Our current examination of anime films now takes us to what is widely regarded as one of the most important movies in anime history.
Royal Space Force: The Wings of Honnêamise was released in 1987, directed by Hiroyuki Yamaga and was the first film to be made by one of the greatest anime production companies, Gainax. It was actually the company’s very first commercial work. Unfortunately for them at the time it was a flop in Japan and it took ages for the company to recoup their losses. However, The Wings of Honnêamise is now seen as one of the best anime films ever made, and to some as the best anime film of all.
The film takes place in a parallel version of the Earth. It was not too dissimilar to our world at the time: for example, like the Earth of 1987, it consisted of two major superpowers that were at loggerheads with each other: the Kingdom of Honnêamise, and “The Republic”. Both were on the verge of declaring war on each other and there is fear among the population.
The lead character, lazy Shirotsugh “Shiro” Lhadatt, is a guy from Honnêamise who wanted to be in the Air Force when he was younger but failed to make the grade so he ended up in the Space Force, which is seen as trivial by most people in the country. The Space Force has seen many of their members die in botched space flights and many people wish to stop the space programme and either use the money saved to support their defence or the poor. Following the death of one friend, Shiro becomes even lazier, but then he comes across a woman street preacher named Riquinni Nonderaiko. Riquinni helps to inspire Shiro to motivate himself. Thus, Shiro volunteers for the next mission: to become the first human in space.
The story charts Shiro’s trials as he trains himself to become the first spaceman. However, it is not just the physical and mental strain. He has to face problems from his country’s politicians who want to see the Space Force’s budget slashed or to be rid of altogether; fights off assassination attempts from The Republic; and battles against protests from his fellow countrymen who wish to see the money be used for what they see as more charitable purposes. Shiro even faces temptation from Riquinni, even trying to rape her, which results in their relationship breaking down for a while but then she forgives him.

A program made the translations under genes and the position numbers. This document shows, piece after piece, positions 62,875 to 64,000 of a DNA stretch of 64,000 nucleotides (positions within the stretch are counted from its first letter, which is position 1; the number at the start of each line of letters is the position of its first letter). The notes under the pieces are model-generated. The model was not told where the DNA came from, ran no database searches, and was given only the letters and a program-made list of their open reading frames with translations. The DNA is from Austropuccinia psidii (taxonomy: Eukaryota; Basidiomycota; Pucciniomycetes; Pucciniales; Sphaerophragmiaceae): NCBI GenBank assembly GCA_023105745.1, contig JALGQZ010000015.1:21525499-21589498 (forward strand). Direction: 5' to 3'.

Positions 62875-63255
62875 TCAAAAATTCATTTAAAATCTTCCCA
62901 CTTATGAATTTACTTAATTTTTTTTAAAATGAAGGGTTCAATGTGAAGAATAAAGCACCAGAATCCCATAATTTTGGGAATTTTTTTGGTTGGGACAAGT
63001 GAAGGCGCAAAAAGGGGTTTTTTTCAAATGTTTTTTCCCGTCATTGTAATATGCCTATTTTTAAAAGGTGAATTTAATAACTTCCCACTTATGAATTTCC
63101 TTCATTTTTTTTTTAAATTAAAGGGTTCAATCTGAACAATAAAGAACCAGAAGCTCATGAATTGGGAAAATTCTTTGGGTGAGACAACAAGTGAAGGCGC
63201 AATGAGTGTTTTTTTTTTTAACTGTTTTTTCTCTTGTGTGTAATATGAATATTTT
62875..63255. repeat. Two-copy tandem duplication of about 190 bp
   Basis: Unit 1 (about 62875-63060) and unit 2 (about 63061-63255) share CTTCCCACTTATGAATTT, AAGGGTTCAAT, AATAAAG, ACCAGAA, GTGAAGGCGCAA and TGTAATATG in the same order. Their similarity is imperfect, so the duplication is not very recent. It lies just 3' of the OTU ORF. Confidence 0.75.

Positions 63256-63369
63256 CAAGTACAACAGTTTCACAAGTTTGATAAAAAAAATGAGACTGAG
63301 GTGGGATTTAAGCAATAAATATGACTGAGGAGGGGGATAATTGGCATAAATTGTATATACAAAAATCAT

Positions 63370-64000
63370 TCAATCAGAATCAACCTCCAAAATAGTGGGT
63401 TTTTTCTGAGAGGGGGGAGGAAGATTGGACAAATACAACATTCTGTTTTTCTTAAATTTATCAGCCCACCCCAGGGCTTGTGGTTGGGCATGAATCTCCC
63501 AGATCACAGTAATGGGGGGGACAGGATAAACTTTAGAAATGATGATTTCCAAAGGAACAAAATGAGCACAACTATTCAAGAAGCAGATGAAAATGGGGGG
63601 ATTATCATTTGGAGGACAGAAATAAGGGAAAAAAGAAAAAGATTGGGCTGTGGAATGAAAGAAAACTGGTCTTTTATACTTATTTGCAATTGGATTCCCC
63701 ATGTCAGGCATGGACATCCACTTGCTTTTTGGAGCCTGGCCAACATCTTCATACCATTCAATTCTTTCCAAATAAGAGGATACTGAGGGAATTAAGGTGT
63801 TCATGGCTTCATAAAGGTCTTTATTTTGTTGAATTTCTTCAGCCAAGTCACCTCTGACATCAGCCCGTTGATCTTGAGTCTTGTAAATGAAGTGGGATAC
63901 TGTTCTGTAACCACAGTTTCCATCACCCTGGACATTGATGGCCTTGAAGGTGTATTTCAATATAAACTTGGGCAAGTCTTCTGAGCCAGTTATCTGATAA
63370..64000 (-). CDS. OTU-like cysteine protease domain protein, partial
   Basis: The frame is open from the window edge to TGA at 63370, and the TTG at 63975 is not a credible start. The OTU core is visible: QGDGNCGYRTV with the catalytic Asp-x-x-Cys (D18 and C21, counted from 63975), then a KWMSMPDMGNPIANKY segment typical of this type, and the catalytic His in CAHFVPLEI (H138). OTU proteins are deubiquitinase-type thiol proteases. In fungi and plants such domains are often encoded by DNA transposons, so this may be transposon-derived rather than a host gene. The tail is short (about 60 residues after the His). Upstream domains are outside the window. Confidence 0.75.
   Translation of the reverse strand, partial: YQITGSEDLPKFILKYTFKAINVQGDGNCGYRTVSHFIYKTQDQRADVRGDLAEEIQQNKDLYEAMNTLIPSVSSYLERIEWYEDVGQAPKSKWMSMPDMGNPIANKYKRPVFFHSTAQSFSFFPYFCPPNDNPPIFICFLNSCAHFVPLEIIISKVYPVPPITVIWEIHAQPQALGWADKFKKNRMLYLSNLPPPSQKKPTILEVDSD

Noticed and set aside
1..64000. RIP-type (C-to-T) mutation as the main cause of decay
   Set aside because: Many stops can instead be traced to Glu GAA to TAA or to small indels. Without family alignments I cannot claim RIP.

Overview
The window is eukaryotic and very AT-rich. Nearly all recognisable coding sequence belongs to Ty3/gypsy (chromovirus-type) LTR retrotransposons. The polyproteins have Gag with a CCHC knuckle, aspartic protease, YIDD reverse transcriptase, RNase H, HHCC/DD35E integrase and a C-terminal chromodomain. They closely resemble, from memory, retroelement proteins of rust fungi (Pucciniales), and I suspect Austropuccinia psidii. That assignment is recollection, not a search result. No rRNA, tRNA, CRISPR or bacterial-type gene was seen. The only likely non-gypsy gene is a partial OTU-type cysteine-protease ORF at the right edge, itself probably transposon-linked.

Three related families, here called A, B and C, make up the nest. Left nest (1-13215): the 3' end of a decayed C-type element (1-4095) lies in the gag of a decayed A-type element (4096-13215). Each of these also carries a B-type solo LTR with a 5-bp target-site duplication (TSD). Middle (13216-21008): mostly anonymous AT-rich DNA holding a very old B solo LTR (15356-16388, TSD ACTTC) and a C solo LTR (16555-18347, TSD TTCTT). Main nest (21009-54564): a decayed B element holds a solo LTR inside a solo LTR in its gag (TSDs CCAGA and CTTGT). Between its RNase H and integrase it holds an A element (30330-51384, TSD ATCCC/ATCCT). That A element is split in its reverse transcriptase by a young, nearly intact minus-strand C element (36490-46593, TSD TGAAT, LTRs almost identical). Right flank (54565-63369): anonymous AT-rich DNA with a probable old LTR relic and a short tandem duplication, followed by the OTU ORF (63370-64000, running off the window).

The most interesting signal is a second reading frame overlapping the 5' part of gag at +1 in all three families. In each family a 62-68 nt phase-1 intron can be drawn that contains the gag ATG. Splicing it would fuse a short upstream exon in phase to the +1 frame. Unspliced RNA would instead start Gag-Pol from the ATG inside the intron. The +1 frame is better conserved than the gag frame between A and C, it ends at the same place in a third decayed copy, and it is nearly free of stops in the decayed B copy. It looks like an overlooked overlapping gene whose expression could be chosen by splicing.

Eventually the rocket is good to launch, but Honnêamise’s government decides to launch the rocket in a demilitarised zone in the hope of provoking The Republic into war, which it does. However, Shiro is determined to carry out the mission, hoping that it will spread peace.
The Wings of Honnêamise is widely regarded as one of the greatest anime movies ever made. Just about everything about the film has been praised: the story, the animation, the character design, even the little details. For example, the technology used in this version of Earth is often commented on. They have things which we would consider to be TVs, guns or motor vehicles, all of them work differently to the way they do in our world. For example, there are motorbikes that work using a cord that is akin to that on an outboard motor. It is not like a futuristic sci-fi world. It is just our world that took a slightly different turn.
You then have the messages of the film: it is about space travel, it is about religion, it is about war and peace. You have all these different ideas played out in the space of two hours. Then you have the end sequence which sees Shiro’s whole life, and indeed the history of humanity flashing before him.
But despite being one of the most critically acclaimed anime ever, it failed at the box office at the time. It was so expensive to make (¥800million – £4.4million) that this 1987 film would not break even until 1994. Despite this in 1992 Gainax tried to make a sequel set 50 years into the future called Uru in Blue, but a year later production stopped when they ran out of money.
However, this failure led to another success for Gainax. The person who had been put in charge of directing Uru in Blue was the man who did the special effects on The Wings of Honnêamise. The man in question was Hideaki Anno, who was mentioned in last week’s column covering The Diary of Ochibi (No. 104). With Anno now freed from this project he was able to work with other people on new projects, based on Uru in Blue. The result was one of the greatest TV anime ever made: Neon Genesis Evangelion (No. 21).
Royal Space Force: The Wings of Honnêamise thus should be remember not just for being a great movie in its own right, but being the foundation stone for all of the work Gainax would eventually make. Not just Evangelion, but visually-stunning mecha series Gunbuster (No. 24), the surreal FLCL (No. 7), the gross-out Panty & Stocking with Garterbelt (No. 19), and my favourite anime of all Gurren Lagann (No. 50).
But if you are saddened by the fact that a sequel failed to be made, don’t worry. In 2013 it was announced that Uru in Blue wold be produced, albeit without Anno’s involvement, so it looks like we can expect a revival.
Royal Space Force: The Wings of Honnêamise is released on Blu-Ray and DVD by All the Anime.